The Autonomous Mining Working Group conducted a survey in June 2017, requesting that participants share their feedback on the most pressing issues regarding autonomous mining and how long it will take the industry to become fully autonomous. GMSG received more than 120 responses from participants in all spectrums of autonomous mining experience, and including mining companies, OEMs, consultants, OTMs and more.

The survey will inform a roadmap for future autonomous mining tools and guidelines to be developed by the Autonomous Mining Working Group. These results demonstrate a general consensus that the industry is heading toward a fully autonomous mine within the next 15 years. They also reveal how issues such as interoperability, safety, and providing a business case are top of mind when it comes to overcoming barriers to implementation.

Take a look at the survey results below to see the full picture of the industry’s views on autonomous mining.

Level of Experience


Respondent Company’s Level of Experience with Autonomous Mining*

22% Consult on autonomous mining
21% Have minimal experience
17% Manufacture/supply technology related to autonomous mining
16% Operate one/a few pieces of autonomous equipment
15% Manufacture/supply autonomous equipment
12% Have no experience
11% Operate an autonomous fleet
8% Answered “other”
*Respondents had option to select more than one response

Surface vs. Underground Autonomous Mining Experience

35% Surface
33% Underground
32% Both

Respondents’ Organization Type
46% Mine Operator
19% Consultant
17% OEM
8% OTM (Technology Provider)
2% Research/Academia
2% Contract Miner
2% Industry Association
4% Other


Additional functions:

9% Other (Procurement, Consultant, etc.)
4% Technician/IT
1% Sales

Autonomous Mining Timeline, Challenges, and Area of Interest


Challenges to Autonomous Mining Ranked from Most Critical to Least

      1. Change Management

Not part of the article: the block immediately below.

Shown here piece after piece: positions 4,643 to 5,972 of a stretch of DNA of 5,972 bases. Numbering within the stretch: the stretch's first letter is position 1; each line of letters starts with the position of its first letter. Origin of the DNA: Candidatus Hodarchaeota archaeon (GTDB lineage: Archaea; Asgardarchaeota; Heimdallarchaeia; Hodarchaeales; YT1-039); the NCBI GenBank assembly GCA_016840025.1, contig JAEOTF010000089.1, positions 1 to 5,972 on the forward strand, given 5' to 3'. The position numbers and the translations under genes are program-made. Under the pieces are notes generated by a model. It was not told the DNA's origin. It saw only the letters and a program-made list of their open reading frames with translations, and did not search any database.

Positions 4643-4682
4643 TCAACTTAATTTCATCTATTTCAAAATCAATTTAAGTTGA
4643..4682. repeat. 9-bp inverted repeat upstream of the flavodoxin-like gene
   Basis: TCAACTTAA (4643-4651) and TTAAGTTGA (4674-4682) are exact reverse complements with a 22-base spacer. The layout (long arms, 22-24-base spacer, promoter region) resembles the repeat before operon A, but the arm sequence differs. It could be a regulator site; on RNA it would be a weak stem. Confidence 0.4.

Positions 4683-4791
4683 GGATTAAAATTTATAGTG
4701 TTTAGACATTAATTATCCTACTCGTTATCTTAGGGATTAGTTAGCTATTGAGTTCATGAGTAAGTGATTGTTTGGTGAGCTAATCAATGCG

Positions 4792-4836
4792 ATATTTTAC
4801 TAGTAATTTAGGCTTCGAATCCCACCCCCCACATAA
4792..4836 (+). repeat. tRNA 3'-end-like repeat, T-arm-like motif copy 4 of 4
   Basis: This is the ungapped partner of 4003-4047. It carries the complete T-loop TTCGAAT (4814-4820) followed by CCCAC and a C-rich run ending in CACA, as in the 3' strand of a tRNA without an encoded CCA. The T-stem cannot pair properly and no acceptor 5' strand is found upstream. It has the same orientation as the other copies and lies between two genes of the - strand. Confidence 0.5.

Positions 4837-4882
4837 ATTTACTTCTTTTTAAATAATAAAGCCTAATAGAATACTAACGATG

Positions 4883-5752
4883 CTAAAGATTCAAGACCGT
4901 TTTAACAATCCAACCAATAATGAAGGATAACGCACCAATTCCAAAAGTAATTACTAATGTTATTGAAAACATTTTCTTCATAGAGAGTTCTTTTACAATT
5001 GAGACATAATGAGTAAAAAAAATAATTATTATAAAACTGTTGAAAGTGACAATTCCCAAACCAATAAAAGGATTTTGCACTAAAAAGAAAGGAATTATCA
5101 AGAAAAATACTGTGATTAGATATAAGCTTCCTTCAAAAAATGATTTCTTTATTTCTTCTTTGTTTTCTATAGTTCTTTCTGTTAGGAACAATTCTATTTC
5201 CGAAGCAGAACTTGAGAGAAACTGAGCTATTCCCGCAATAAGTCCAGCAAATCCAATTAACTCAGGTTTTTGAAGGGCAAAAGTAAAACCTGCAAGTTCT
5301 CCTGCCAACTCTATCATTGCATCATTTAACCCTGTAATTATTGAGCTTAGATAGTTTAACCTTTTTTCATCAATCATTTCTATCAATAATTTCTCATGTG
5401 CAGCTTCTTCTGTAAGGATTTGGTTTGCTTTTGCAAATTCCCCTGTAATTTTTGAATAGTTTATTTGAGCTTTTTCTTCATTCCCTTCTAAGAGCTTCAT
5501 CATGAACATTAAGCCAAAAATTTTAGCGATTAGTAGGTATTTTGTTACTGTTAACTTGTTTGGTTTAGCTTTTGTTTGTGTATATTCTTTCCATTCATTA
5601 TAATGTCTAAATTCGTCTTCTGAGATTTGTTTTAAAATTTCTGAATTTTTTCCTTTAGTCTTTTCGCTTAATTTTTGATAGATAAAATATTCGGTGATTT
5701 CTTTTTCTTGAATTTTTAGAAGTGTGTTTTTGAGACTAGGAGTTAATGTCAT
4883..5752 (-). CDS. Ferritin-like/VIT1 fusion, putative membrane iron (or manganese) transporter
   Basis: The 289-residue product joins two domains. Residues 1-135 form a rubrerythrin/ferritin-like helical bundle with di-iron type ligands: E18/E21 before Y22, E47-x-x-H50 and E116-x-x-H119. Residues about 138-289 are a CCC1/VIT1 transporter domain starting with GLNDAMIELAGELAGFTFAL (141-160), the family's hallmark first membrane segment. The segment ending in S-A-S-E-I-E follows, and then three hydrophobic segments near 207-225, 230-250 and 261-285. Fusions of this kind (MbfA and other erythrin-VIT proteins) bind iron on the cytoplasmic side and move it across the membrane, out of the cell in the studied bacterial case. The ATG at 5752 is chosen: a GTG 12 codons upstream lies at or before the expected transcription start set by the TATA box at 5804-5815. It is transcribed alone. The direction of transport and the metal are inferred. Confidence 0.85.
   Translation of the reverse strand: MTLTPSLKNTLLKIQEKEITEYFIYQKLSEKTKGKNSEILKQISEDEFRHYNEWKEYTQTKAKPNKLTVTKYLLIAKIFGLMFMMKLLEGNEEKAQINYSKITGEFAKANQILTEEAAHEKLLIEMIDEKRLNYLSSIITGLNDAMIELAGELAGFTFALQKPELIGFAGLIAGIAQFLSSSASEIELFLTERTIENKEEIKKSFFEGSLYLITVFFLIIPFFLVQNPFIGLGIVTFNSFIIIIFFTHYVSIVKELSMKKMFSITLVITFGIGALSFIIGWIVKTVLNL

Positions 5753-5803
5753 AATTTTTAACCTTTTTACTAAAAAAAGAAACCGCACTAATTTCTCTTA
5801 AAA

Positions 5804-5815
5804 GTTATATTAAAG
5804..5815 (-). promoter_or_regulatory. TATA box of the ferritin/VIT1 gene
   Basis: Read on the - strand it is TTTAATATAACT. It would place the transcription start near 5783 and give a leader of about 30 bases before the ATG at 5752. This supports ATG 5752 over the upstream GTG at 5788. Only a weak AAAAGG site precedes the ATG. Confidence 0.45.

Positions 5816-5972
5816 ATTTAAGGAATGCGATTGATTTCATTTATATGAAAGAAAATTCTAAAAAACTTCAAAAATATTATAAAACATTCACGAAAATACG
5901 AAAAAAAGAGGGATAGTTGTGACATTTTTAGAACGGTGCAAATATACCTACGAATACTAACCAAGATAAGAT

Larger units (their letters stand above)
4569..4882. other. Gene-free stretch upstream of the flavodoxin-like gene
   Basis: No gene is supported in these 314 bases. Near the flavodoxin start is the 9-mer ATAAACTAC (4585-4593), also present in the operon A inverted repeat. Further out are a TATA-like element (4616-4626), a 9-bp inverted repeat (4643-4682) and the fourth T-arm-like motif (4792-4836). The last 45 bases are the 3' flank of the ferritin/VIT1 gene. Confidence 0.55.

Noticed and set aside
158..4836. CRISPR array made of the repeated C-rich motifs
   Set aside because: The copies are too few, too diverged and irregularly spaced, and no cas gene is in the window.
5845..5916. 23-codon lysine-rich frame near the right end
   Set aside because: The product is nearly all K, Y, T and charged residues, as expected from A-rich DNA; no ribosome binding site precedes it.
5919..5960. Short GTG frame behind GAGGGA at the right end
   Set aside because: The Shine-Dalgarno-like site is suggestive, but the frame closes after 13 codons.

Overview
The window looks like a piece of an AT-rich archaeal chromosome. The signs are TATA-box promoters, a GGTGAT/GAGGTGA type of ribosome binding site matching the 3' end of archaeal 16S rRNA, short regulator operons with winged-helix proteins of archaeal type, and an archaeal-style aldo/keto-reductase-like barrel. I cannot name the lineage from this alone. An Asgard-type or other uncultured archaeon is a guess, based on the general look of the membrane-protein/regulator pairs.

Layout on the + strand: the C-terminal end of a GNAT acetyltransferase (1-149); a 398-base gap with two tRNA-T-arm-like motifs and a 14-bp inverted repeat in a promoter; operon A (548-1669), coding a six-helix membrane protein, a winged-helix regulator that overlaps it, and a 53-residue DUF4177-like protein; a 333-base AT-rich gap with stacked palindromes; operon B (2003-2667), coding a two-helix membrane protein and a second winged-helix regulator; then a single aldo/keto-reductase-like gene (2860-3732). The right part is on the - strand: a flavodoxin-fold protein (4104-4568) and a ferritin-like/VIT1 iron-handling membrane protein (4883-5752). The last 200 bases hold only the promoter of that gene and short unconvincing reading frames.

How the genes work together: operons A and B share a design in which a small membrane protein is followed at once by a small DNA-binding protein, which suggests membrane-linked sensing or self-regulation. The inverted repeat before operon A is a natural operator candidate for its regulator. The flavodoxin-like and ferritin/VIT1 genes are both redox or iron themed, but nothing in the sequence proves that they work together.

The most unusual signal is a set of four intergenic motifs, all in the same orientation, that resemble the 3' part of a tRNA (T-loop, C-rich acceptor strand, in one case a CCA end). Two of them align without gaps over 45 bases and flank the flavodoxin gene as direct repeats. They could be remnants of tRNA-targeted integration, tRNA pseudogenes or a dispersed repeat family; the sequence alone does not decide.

2. Proving the Value
      3. Lack of Interoperability
      4. Lack of Capability/Functionality/Maturity of Current Solutions and Technology
      5. Unwillingness to be an Early Adopter
      6. Workforce/Training/Skills
      7. Safety Concerns
      8. Few Technology Providers – Narrow Market
      9. Working with Regulators/Lack of Maturity of Specific Regulations
      10. Financial Risk/Capital Investment
      11. Lack of Internal Operating and/or Support Capability
      12. Mine Environment Challenges
      13. Organizational Culture
      14. Human risk
      15. Social License/Public Perception
      16. IP vs. Open Tech Development
      17. Mine Design
      18. Availability of Expertise
      19. Changing Technology



Global Collaboration Areas of Interest Identified as Bringing the Most Value to an Organization

      1. Interoperability
      2. Safety
      3. Implementation/Design
      4. Business Case
      5. OEM Integration/Standards
      6. Case Studies/Demos/Tours/Webinars
      7. Regulators
      8. Architecture/Framework/Data
      9. Communications
      10. Tech Specs and Standards
      11. Skills/HR/Education
      12. Benchmarking
      13. Change Management
      14. Business Model
      15. Definitions
      16. Operator/OEM Collaboration
      17. Reliability
      18. R&D Funding
      19. Integrated Operations
      20. Vision



Existing Standards/Tools/Collaborative Efforts GMSG Should be Aware of

  • Western Australia Code of Practice
  • ISO
  • Operator/Industry Projects
  • OEM Collaborations
  • ISO TC 82
  • ISO 17757
  • BEV-related
  • ISA
  • Connected Vehicle Technology
  • P1025
  • Mining Innovation Hub SA
  • Society of Automotive Engineers
  • EN60204-1:2006
  • ISO9001_2008
  • ISO1389-2:2011
  • ISO13849-1:2015
  • AS4242
  • AS3000
  • ISO3450‐2011
  • V2x
  • CAN J1839
  • CMIC
  • US Department of Transportation
  • NCSL – Self-Driving Vehicles Enacted Legislation
  • Mining Phakisa
  • Society of Manufacturing
  • Right Item 5
  • CIS
  • CSA
  • NIST
  • OGC
  • LASC Longwall Automation







For more information on GMSG’s Autonomous Mining work, contact Heather Ednie.